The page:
Blockchain and healthcare updates
MediLedger is the first of the DSCSA pilots to release a report on their pilot. It contains a lot of information about the pilot, their solution approach, and discusses a few situations where the system was able to identify suspect product. If you’re in the space or just a wonk I’d encourage you to read the report, but I won’t review all of the details here.
One thing I was particularly interested in was the discussion of interoperability. Each DSCSA pilot is demonstrating interoperability within parties in a network, but not between competing networks. This raises a few important and unanswered questions:
What happens if two parties in a supply chain are a part of different blockchain networks?
Are the benefits of using a blockchain limited to only transactions within a network and not between networks?
How are differing network solutions dealt with? For example, one network could be putting all data on-chain while the other uses off-chain data and zero-knowledge proofs.
How can standards be developed to foster interoperability between systems?
To be clear this is an industry wide problem that isn’t specific to any one network. As the MediLedger report points out, the risk associated with this lack of interoperability is that blind spots are created that break the chain of custody. This risk grows as the number of interconnected systems grow. One potential solution MediLedger points to is “a well formed and FDA supported independent consortium to help the industry create aligned and effective standards of interoperability.”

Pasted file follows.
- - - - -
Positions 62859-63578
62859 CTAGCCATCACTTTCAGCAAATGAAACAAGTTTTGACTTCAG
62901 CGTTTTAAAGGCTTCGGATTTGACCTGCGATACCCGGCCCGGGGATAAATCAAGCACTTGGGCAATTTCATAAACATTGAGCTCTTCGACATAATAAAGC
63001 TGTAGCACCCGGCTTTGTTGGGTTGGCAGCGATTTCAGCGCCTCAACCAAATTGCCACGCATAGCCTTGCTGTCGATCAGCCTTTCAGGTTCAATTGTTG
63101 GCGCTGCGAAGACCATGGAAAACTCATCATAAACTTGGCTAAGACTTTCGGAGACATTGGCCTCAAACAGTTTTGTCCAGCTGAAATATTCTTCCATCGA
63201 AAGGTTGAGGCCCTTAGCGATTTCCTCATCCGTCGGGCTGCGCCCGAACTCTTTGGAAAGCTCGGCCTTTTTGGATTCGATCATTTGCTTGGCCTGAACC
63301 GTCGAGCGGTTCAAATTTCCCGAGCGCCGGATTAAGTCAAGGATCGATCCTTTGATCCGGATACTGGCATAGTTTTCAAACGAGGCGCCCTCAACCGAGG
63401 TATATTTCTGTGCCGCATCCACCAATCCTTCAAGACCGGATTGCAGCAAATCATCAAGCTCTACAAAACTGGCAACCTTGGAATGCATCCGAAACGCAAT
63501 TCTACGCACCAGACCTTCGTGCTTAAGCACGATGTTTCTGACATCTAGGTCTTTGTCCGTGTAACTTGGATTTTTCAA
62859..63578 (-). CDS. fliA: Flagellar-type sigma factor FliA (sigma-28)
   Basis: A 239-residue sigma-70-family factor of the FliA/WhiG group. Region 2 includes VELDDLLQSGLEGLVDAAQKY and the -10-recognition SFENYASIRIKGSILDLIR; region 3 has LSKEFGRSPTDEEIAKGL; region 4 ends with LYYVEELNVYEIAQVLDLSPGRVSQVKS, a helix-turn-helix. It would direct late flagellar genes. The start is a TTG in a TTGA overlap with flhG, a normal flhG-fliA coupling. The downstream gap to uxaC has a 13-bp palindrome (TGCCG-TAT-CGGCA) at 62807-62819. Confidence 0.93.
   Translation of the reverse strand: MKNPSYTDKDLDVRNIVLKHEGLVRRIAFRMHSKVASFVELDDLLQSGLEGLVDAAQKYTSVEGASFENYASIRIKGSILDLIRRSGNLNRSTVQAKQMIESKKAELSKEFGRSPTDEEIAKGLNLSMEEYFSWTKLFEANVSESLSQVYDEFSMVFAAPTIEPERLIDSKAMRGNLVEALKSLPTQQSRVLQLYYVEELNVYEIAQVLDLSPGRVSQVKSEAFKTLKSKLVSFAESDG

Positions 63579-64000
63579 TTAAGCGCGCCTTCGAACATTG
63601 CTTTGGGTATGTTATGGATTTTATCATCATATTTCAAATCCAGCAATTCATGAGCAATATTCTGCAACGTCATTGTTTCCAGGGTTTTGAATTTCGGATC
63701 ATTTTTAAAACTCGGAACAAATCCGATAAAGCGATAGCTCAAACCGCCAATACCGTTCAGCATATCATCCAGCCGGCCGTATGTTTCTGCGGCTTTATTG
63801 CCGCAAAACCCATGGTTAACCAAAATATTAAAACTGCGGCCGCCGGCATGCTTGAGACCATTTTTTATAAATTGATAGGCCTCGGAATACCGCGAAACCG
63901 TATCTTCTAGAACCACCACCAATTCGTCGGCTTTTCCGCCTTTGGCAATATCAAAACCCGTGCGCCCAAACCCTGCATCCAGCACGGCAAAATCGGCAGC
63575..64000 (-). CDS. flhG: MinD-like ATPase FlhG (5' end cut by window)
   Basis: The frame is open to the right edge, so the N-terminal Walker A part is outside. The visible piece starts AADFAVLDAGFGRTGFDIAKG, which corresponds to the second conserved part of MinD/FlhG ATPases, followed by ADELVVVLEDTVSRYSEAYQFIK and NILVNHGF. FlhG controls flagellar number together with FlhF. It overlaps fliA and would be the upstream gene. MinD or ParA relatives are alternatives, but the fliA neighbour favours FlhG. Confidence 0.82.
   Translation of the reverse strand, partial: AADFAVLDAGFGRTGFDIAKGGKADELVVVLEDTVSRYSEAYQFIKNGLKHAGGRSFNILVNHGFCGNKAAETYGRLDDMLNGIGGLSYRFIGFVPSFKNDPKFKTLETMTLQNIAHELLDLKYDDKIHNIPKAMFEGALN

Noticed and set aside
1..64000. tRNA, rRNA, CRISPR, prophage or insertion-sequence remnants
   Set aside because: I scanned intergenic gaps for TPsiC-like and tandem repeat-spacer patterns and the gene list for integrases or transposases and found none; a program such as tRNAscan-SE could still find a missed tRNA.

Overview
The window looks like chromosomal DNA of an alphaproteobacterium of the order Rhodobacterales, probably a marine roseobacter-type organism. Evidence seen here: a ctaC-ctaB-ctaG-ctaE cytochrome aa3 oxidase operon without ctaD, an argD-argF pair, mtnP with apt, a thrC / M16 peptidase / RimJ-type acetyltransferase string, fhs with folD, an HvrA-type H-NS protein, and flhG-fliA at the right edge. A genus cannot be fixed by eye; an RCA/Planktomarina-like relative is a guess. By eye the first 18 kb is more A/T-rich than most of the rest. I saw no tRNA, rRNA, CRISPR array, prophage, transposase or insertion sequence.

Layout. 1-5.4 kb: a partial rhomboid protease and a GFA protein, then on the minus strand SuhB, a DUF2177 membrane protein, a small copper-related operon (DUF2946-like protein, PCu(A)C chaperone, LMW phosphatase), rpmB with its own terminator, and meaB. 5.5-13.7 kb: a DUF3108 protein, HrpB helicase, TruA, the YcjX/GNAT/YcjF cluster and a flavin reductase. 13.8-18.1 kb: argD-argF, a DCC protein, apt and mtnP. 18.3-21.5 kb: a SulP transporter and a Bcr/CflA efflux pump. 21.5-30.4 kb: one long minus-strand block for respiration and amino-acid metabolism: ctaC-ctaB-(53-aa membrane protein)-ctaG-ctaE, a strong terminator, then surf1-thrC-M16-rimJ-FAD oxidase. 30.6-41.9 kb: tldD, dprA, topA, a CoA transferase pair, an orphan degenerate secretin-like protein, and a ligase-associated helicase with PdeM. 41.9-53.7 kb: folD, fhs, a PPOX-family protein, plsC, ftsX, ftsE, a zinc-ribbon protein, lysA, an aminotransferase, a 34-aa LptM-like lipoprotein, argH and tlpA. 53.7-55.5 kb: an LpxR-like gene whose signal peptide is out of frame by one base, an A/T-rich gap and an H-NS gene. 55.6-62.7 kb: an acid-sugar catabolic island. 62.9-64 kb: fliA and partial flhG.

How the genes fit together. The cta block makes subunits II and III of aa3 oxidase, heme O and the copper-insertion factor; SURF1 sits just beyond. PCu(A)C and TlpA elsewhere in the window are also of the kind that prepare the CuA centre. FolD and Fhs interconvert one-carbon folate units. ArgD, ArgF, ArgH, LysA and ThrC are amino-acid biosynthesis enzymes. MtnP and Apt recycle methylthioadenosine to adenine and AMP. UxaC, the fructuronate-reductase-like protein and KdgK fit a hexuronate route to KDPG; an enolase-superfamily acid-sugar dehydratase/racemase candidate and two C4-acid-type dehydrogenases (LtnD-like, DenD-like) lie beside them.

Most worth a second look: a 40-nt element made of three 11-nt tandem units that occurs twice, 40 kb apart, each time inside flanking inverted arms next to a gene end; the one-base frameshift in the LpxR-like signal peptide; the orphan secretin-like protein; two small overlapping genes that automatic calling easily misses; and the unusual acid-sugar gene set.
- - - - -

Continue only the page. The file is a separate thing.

Antifinancial’s “collective claims-sharing mechanism built on blockchain technology launched” a year ago and offers basic health plans to over 100 million participants. Some ~10,000 claims have been paid out using this service.
In a press release they stated that the entire evidence submission process used Alipay’s proprietary blockchain, which sounds like they are just hashing data submitted and submitting it to a blockchain to create an immutable record of that data. Not as cool as adjudicating claims with a smart contract or something like that, but cool to see blockchain tech used at scale nonetheless.
Accelerate was the first blockchain project to get authority to operate in the federal government. In short, Accelerate uses a blockchain to streamline contracting and AI to provide insight into price discrepancies in government contracts. It was borne from Jose Arrieta’s efforts, who has since then taken a job as the HHS’ CIO. The HHS used Accelerate to drive $30m of savings over 5 years in the first contract it was being applied to. This is a hand remarkable return on investment for the government and one has to wonder how much money this would save if applied at scale across the government.